Currency markets struggled for direction for much of the week with rallies quickly attracting selling pressure as moves struggled to gain any momentum. Overall dollar sentiment was still generally fragile which certainly limited support with only fragile support near recent trade-weighted lows.

As far as the US data is concerned, both headline and core retail sales rose 0.5% in May after revised 0.2% declines the previous month. Much of the increase did, however, reflect higher prices, notably for energy, rather than any spending increase. The rise in building material sales did have some positive impact on confidence.

Initial jobless claims fell to 601,000 in the latest week from 625,000 previously, although the number of continuing claims rose sharply to a fresh high of 6.82mn, dampening the optimism sparked by last week’s decline in continuing claims.

Markets were still struggling for direction with conflicting analysis over the impact of higher Treasury bond yields as there were mixed auction results.

The US trade deficit widened to US$29.2bn for April from a revised US$28.5bn the previous month. Exports fell by a further 2.3% in April to give a 21.8% annual decline for shipments while imports fell by 30.4%. Although the data is for two months ago, the data reinforced fears over the slump in trade values and this curbed the underlying improvement in risk appetite.

The Beige Book remained generally downbeat over prospects, although 5 of the 12 Fed districts reported that the pace of deterioration is slowing.

The Euro gained initial support from comments from Russian official comments that it would buy IMF bonds and diversify away from dollar. French officials also stated that is was unlikely that exchange rates would be discussed at the weekend G8 meetings which dampened expectations of official resistance to Euro gains and this pushed the currency higher.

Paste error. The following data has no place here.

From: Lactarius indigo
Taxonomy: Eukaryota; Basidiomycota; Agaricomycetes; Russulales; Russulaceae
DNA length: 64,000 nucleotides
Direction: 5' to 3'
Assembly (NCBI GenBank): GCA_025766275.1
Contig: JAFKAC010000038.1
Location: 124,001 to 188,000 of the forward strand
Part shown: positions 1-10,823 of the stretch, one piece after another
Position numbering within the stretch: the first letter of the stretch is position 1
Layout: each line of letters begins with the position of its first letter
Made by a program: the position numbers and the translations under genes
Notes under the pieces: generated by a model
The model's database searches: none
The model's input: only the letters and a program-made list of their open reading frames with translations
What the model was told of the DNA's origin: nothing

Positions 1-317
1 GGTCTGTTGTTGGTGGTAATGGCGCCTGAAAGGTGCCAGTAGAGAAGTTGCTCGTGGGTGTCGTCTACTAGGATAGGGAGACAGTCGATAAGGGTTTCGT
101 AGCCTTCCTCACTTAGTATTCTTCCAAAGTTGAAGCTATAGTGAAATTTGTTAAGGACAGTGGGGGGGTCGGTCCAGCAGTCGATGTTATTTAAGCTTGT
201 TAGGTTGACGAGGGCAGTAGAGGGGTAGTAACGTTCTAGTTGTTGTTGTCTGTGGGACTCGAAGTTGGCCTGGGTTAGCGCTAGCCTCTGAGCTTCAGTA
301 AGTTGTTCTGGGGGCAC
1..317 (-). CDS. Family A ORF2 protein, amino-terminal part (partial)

In contrast, there was downward pressure on the currency following a second downgrading of the Irish credit rating by Standard & Poor’s which reinforced unease over the Euro-zone debt situation and risk of further internal stresses.


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The Euro-zone data recorded an improvement in business confidence and no change for German factory orders which did not have a major impact. German exports declined in the latest data while industrial production fell by a much sharper than expected 1.9% for April.

The immediate fears surrounding a currency devaluation in Latvia eased following remarks from the government that a devaluation was out of the question. This, in turn, eased fears over the European banking sector and helped support the Euro, but there was still a high degree of uncertainty which limited any positive impact.


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The Euro consolidated close to 1.40 against the dollar after failing to hold above 1.41 while there was some downward pressure on individual crosses, notably against Sterling.

The dollar and yen were confined to generally narrow ranges during the week with both currencies tending to lose support in tandem as international risk appetite improved. The dollar struggled to move much above the 98 region.

The Nikkei index was able to reach an 8-month high on firm international sentiment and the yen remained vulnerable to some underlying capital outflows. The latest capital account data continued to record net outflows from Japan as domestic investors looked to push funds into high-yield assets, especially with the Australian employment data was stronger than expected. The Australian dollar pushed to highs above 0.82 against the US currency before a renewed retreat.

Underlying confidence in the UK economy remained stronger following the recent run of favourable data. Although the underlying fundamentals are still weak there has been additional protection from weak performances elsewhere in the global economy. In particular, doubts over the Euro-zone outlook provided Sterling support

The latest economic data recorded a small increase in April manufacturing production which was the first rise for 14 months. The NIESR institute recorded a 0.9% GDP decline in the three months to May, but stated that the economy could register growth for the second quarter as a whole which reinforced optimism over near-term trends.

The RICS registered that less than half of property surveyors reported lower house prices in May. The latest BRC retail sales survey registered an annual decline, although the series is volatile and markets tended to concentrate on the housing data.

Sterling initially fell against major currencies early in the week, but then secured renewed gains as underlying sentiment remained strong. The currency pushed back to challenge the 1.66 region against the dollar before hitting tough resistance and also hit 2009 highs against the Euro near 0.85.